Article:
Finance managers found on showroom floor

Training program moves up salespeople, pays off for retailer

Atlantic Auto Group's Russell Williamson was ready for more responsibility.

Published in Automotive News Dec. 8, 2014

After working as a sales representative for almost two years at Atlantic Hyundai in West Islip, N.Y., Russell Williamson was ready for more responsibility and the chance to earn more money.

Enter Atlantic Auto Group's new bullpen training program to develop finance managers. Williamson told his sales manager in the spring that he was interested in moving to the finance and insurance department. In June and July, he went through Atlantic's F&I bullpen training classes. By late August, he was shadowing a finance manager at his dealership, and Williamson now is a full-time finance manager himself.

"In a finance manager role, the opportunity is there to make more money," said Williamson, 43, who turned to auto retail in 2012 after working in the construction business. "It's just sharpening my skills. Talking to people at other groups, they don't really have an opportunity to get this kind of training."

Atlantic launched the bullpen program early this year to develop a pool of backups ready to go when any of the 87 finance manager positions at its 22 stores open up. Tapping the showroom floor provides employees who are more loyal, more easily trained and already familiar with the company's compliance policies, Atlantic's top finance executive says.

Having replacements at the ready also motivates existing finance managers to stay at the top of their game, said Frank Pugliese, vice president of finance operations for Atlantic. The Long Island group is part of Staluppi Auto Group, No. 9 on the Automotive News list of the top 125 dealership groups based in the U.S. with retail sales of 60,902 new vehicles in 2013.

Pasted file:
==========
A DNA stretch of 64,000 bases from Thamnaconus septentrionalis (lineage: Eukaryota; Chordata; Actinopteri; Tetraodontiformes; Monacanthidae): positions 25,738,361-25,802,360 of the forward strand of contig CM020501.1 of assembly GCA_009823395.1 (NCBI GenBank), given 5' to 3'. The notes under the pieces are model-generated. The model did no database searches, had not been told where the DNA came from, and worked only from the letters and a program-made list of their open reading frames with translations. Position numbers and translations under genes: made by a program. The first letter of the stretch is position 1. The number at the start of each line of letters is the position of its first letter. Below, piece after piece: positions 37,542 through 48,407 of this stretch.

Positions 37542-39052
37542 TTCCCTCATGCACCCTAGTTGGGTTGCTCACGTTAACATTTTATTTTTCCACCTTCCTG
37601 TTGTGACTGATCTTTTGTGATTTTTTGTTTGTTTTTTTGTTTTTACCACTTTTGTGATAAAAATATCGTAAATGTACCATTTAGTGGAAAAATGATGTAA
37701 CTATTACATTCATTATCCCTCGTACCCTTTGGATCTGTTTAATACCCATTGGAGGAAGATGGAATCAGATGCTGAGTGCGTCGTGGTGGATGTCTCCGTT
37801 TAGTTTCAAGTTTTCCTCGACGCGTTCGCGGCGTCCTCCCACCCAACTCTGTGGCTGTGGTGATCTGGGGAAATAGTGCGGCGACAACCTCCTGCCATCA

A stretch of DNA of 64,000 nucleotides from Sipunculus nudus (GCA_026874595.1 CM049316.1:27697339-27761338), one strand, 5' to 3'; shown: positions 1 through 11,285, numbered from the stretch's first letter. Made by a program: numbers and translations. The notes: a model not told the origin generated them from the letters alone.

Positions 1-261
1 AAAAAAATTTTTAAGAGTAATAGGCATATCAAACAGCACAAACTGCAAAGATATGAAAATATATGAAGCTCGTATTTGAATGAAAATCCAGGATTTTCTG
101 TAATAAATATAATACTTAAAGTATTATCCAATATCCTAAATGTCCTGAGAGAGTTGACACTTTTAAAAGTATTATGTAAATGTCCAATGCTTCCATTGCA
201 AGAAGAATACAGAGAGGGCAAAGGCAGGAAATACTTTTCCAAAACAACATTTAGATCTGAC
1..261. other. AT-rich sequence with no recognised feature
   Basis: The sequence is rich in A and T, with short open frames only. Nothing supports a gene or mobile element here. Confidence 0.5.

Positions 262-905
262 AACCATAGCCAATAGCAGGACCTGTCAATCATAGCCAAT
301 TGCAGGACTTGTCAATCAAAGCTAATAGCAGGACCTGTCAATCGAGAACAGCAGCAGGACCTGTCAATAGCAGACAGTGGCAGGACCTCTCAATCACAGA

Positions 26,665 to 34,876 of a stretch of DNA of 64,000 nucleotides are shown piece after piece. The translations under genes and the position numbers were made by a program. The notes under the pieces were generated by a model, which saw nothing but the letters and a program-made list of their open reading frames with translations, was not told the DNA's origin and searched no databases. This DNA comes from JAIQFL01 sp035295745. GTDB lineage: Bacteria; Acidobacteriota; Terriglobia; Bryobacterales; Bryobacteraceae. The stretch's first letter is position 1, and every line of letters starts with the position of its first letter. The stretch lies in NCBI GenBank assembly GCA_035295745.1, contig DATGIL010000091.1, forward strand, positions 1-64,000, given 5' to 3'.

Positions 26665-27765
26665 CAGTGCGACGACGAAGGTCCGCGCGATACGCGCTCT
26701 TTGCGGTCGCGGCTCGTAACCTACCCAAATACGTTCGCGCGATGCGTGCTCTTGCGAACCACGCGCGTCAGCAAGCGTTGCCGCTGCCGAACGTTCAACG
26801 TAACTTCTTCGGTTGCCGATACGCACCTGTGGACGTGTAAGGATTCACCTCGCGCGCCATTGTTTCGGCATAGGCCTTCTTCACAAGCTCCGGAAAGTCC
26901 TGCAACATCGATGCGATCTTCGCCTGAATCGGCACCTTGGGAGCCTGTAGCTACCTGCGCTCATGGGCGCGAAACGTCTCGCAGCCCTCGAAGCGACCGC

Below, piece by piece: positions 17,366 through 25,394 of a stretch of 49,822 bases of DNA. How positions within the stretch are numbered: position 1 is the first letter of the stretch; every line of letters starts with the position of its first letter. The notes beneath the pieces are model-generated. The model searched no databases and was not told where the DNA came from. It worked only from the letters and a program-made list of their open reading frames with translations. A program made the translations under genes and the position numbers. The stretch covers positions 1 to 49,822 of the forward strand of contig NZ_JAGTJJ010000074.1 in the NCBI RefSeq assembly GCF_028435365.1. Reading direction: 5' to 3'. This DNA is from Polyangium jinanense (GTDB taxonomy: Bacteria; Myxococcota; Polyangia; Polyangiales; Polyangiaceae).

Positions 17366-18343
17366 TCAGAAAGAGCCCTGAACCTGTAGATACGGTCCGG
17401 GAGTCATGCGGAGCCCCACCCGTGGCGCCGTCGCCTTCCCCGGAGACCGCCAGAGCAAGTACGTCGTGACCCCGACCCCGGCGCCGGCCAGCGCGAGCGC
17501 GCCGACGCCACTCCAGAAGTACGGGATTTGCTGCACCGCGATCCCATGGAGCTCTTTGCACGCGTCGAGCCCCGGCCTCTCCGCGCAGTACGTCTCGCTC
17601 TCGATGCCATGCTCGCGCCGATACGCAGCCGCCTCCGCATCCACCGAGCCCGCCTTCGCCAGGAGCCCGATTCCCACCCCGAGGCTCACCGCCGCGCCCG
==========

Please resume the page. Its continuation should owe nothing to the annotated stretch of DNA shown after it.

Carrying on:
"Finding talent was very, very difficult," Pugliese said.

So he asked store general managers to recommend for finance training candidates who have been with Atlantic for a couple of years. Most are from the sales floor, but a business development center employee also has graduated from the program. Classes are held twice a month, and a lot of the training involves role-playing situations that finance managers go through.

No bad habits

Since the bullpen training classes started in February with 32 students, Atlantic has moved 10 trainees into full-time finance manager positions. Another 15 are ready to go, Pugliese said, while the rest continue to undergo training. Six new trainees also have been added.

"The return on investment has been there," he said. "They feel loyal, they feel a sense of obligation, and there's a sense of reciprocity. They really haven't developed any bad habits."

Pugliese prefers to place trainees into open spots in their stores. If there's no opening, he'll shift a ready candidate to another store that needs the help. Even with store transfers, he tries to keep the trainee with the same brand.

And the performance by the graduates has been good. Their customer satisfaction scores are higher than industry averages, Pugliese said, and their profits per vehicle retailed are near the group's top performers. Even though they're so new in their finance manager roles, they are producing per-vehicle profits that are just 10 to 20 percent off the top levels.